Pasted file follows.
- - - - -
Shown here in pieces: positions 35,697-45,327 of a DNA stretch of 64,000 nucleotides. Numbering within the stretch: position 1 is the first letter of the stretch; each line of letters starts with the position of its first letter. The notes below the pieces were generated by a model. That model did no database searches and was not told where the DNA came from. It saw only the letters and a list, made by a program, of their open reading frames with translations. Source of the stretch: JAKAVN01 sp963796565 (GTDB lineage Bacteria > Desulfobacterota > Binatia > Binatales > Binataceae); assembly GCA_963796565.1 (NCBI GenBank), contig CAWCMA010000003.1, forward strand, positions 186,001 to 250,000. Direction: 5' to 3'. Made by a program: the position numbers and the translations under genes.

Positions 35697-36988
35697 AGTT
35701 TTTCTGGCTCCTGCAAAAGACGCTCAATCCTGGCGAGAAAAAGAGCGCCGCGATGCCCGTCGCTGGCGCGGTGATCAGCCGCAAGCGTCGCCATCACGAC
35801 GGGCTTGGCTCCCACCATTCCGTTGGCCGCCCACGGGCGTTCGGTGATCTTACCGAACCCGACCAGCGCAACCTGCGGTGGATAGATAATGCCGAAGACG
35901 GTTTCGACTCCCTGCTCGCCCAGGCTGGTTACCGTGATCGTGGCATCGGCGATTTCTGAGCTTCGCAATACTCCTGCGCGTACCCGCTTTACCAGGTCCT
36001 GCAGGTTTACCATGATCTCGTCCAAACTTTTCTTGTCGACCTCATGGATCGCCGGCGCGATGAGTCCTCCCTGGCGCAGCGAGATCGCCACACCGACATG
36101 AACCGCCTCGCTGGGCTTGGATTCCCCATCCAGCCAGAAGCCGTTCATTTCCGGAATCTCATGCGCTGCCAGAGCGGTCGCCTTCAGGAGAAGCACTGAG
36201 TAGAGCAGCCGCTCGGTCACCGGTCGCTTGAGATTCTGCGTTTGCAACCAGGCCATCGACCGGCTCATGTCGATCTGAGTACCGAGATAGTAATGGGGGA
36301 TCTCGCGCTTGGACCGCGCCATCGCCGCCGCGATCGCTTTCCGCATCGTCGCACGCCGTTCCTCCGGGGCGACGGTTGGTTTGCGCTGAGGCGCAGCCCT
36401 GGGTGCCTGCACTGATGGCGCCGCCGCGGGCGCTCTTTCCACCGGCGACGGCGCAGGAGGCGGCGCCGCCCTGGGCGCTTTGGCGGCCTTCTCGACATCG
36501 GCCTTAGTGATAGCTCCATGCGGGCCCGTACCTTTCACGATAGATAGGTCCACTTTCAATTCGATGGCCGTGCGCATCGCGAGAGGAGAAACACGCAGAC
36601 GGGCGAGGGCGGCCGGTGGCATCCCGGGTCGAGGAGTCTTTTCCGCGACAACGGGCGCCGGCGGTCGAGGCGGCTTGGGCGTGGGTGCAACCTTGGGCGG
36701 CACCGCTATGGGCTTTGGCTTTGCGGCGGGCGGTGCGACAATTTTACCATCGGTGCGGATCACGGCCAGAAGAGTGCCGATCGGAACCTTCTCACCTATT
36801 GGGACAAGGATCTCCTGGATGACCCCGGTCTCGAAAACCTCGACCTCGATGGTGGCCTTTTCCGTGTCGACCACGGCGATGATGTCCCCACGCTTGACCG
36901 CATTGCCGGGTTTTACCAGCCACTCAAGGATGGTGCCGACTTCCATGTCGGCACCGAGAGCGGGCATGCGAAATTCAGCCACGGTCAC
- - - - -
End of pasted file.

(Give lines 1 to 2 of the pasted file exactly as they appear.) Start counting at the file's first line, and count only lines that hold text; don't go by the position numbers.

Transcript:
Shown here in pieces: positions 35,697-45,327 of a DNA stretch of 64,000 nucleotides. Numbering within the stretch: position 1 is the first letter of the stretch; each line of letters starts with the position of its first letter. The notes below the pieces were generated by a model. That model did no database searches and was not told where the DNA came from. It saw only the letters and a list, made by a program, of their open reading frames with translations. Source of the stretch: JAKAVN01 sp963796565 (GTDB lineage Bacteria > Desulfobacterota > Binatia > Binatales > Binataceae); assembly GCA_963796565.1 (NCBI GenBank), contig CAWCMA010000003.1, forward strand, positions 186,001 to 250,000. Direction: 5' to 3'. Made by a program: the position numbers and the translations under genes.

Positions 35697-36988